Is this the Easiest Time to Start a Small Business?
A steady source of income is a coveted luxury – more so in the emerging economies of Asia and Africa. These regions are characterized by large populations and a young workforce. While many governments have enacted minimum wage legislation, it is not always strictly enforced, implying many are just about eking out a living.
Personal finance experts, meanwhile, have always emphasized on the importance of generating additional income streams. Not only does it augment one’s primary income source, but it also creates secondary channels that offers a hedge in the event of unforeseen occurrences. Could the advent of smartphones, coupled with increasing internet penetration possibly benefit large segments of emerging market populations? Could internet use encourage rural entrepreneurship and foster inclusive growth?
Trials and Tribulations
Entrepreneurship is a challenging task – one which requires the proprietor or founders to wear many hats. Besides offering a credible product or service for sale, the primary aspect that will ensure a firm’s sustainability is cash flow. In order for revenue to be generated, there must be sales. This necessitates an advertising or marketing channel. Prior to internet usage becoming commonplace, marketing was an expensive facet of running a business. Moreover, there was no guaranteeing whether one particular medium of advertising even reached the target audience. However, using the internet and social media, advertising is an affordable monetary commitment and one can even choose their target audience.
Apart from offering the obvious marketing advantage, the internet has also led to the growth of e-commerce. Internet marketplaces extend the opportunity to any individual to engage in online trading without the need to set up a brick and mortar facility – implying the initial startup costs are significantly minimized. Numerous online retailers now have astronomical valuations on account of their massive user bases. From education to healthcare and spanning even grocery shopping to entertainment, the internet has ushered in a plethora of opportunities. Its biggest advantage is perhaps the fact that it can be accessed from anywhere there is network connectivity, and at any time.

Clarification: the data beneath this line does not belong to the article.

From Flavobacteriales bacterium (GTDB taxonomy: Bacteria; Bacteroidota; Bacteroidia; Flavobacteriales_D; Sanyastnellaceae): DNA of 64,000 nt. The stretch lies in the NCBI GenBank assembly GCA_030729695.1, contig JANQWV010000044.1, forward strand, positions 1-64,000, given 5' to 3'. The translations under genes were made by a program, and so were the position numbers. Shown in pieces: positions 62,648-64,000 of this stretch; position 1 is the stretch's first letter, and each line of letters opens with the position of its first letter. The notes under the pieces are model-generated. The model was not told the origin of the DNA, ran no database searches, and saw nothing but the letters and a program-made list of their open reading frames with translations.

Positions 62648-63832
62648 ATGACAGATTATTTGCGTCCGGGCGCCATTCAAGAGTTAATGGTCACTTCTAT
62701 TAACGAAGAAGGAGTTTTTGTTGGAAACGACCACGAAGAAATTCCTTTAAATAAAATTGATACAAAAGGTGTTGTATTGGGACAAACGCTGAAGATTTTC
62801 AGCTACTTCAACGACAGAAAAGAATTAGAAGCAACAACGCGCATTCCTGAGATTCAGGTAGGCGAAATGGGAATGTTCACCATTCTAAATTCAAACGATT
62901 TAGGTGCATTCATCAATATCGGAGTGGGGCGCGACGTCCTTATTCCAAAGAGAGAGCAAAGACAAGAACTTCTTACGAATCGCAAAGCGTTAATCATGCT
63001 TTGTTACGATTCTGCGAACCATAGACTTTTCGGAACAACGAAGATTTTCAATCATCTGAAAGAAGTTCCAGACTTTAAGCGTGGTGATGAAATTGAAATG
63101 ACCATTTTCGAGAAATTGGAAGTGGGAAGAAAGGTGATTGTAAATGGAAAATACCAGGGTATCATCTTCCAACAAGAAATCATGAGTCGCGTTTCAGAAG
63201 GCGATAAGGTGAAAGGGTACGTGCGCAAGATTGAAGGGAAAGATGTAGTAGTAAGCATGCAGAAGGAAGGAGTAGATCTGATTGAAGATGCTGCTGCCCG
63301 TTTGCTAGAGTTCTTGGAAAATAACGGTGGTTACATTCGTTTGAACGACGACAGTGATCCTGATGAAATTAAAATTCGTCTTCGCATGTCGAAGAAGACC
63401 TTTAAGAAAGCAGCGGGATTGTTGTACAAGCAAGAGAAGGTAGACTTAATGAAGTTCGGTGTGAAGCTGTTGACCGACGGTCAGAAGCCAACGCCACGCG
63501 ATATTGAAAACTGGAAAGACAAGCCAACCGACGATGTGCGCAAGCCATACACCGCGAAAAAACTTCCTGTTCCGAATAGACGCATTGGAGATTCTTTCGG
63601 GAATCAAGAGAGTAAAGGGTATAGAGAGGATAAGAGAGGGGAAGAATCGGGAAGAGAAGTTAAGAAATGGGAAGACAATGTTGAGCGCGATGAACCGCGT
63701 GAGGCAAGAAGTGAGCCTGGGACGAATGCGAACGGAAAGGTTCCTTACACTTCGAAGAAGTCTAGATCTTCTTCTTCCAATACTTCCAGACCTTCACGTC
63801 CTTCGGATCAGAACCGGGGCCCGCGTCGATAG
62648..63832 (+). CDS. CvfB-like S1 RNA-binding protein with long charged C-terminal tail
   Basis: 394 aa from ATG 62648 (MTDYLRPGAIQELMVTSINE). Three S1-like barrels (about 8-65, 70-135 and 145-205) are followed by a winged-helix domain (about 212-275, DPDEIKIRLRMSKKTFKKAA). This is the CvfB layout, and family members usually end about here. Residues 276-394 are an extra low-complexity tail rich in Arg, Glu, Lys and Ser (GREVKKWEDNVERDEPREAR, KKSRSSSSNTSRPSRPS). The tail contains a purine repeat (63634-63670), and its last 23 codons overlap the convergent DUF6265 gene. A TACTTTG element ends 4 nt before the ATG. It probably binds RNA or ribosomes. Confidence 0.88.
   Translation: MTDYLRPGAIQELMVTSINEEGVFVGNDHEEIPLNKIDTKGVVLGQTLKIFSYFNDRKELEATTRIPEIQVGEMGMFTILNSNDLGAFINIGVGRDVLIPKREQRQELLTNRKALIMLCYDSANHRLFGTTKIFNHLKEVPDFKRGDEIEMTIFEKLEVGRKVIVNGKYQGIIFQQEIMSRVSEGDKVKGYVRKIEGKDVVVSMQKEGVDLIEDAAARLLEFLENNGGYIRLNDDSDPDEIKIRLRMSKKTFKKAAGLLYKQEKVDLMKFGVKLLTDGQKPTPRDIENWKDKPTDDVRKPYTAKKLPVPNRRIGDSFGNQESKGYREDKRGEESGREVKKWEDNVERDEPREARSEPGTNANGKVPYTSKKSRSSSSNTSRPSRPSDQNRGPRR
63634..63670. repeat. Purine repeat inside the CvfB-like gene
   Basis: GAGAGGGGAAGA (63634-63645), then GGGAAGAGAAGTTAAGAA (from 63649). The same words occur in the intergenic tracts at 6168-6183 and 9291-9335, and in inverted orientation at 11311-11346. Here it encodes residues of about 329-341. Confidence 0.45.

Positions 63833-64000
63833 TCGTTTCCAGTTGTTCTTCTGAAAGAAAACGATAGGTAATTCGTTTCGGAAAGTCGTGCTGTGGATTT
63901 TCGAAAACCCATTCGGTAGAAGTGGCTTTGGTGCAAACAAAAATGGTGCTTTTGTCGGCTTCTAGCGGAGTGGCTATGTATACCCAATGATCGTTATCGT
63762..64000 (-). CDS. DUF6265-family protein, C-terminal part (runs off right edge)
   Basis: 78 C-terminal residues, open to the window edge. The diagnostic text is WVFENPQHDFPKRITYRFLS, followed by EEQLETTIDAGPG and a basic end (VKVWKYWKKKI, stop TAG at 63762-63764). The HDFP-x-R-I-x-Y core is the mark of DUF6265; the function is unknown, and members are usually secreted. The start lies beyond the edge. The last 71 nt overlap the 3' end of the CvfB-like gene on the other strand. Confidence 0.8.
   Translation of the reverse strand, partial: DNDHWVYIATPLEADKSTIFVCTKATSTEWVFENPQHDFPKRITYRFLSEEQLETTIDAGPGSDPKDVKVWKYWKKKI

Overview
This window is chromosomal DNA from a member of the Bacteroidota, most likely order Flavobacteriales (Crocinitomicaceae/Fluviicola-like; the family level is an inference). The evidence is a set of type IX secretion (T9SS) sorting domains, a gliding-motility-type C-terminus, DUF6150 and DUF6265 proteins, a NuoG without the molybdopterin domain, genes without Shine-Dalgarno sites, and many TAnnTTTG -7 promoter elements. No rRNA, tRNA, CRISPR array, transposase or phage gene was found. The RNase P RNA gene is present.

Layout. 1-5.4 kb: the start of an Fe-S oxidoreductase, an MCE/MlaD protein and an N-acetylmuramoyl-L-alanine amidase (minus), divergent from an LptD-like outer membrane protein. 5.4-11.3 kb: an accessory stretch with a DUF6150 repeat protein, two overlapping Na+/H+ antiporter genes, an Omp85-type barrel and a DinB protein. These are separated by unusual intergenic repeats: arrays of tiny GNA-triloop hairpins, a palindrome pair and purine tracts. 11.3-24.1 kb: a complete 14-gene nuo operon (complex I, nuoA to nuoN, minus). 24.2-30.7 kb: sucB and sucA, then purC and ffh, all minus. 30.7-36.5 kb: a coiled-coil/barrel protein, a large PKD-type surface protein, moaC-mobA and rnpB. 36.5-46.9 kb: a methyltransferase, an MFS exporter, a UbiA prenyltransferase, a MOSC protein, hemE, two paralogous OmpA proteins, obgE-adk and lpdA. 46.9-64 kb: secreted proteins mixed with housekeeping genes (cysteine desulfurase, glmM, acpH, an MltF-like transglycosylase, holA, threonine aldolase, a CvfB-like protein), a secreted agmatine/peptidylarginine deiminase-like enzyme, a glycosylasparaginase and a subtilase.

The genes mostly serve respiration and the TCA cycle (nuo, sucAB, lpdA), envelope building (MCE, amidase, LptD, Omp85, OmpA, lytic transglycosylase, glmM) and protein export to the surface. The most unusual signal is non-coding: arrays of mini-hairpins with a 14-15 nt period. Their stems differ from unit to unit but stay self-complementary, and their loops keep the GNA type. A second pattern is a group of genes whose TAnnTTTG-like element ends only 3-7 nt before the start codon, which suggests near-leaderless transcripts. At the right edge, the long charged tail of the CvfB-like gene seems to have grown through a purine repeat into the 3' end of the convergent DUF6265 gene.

Internet Entrepreneurs in Africa
Africa has abundant natural resources. Yet, the majority of its population is mired in poverty, unable to access even basics. There is a significant economic divide between the affluent and the needy – and governments, in general, have been slow in responding. The harbingers of change, however, could be technology entrepreneurs who are building platforms that could bring about beneficial outcomes. It must also be highlighted that there are several challenges common across many African states, such as high data costs and a well-founded hesitation among many to share payment information online. An added hurdle is also the literacy rate with countries such as Burkina Faso, Niger and Chad only registering about 30 percent.
However, the internet has allowed for the aggregation model to flourish, enabling an individual to work his or her regular hours and then sign onto an online platform for a few additional work hours. One such example is SafeBoda, a bike taxi hailing service founded in Uganda. There are now over 1,000 riders on the platform.
Setting up a service oriented enterprise is a smart move, more so when leveraging the internet. By no means are the efforts of an entrepreneur being discredited because while the internet has provided a platform, it still takes key skills such as critical thinking, analytical ability and perseverance to nurture a business. However, an entrepreneur in the current era has the tools and support to quickly gain a wide reach. Case in point being Gloria Mukaa, a Kenyan who founded a human resources firm in Nairobi. Commencing operations with a seed capital of only $2,000 in 2013, the company was already generating $400,000 in annual revenue in a span of only four years. It even boasts an impressive clientele.
Advantages of Being Connected
Emerging economies with burgeoning populations must prioritize on increasing internet penetration rates. It is all the more necessary in rural areas where farmers often need an additional source of income, especially so during the lean season. Internet accessibility can be supported with in-person training initiatives, although even online tutorials can suffice. The primary aspect is ensuring reliable internet access.
Considering how the bulk of global GDP is generated by small business, it is imperative for governments to prioritize on internet connectivity as much as other basics. Technology conglomerates such as Facebook recognized this fact and therefore collaborated with six other companies to initiate internet.org. This initiative seeks to leverage on the advantages of the internet to develop new business models. Facebook’s founder, Mark Zuckerberg, summed it thus: “We know that connecting them can help lift people out of poverty, create millions of jobs and spread education opportunities. We care about these people, and that’s why we’re so committed to connecting them.”
Featured Photo Caption: Emerging economies with burgeoning populations must prioritize on increasing internet penetration rates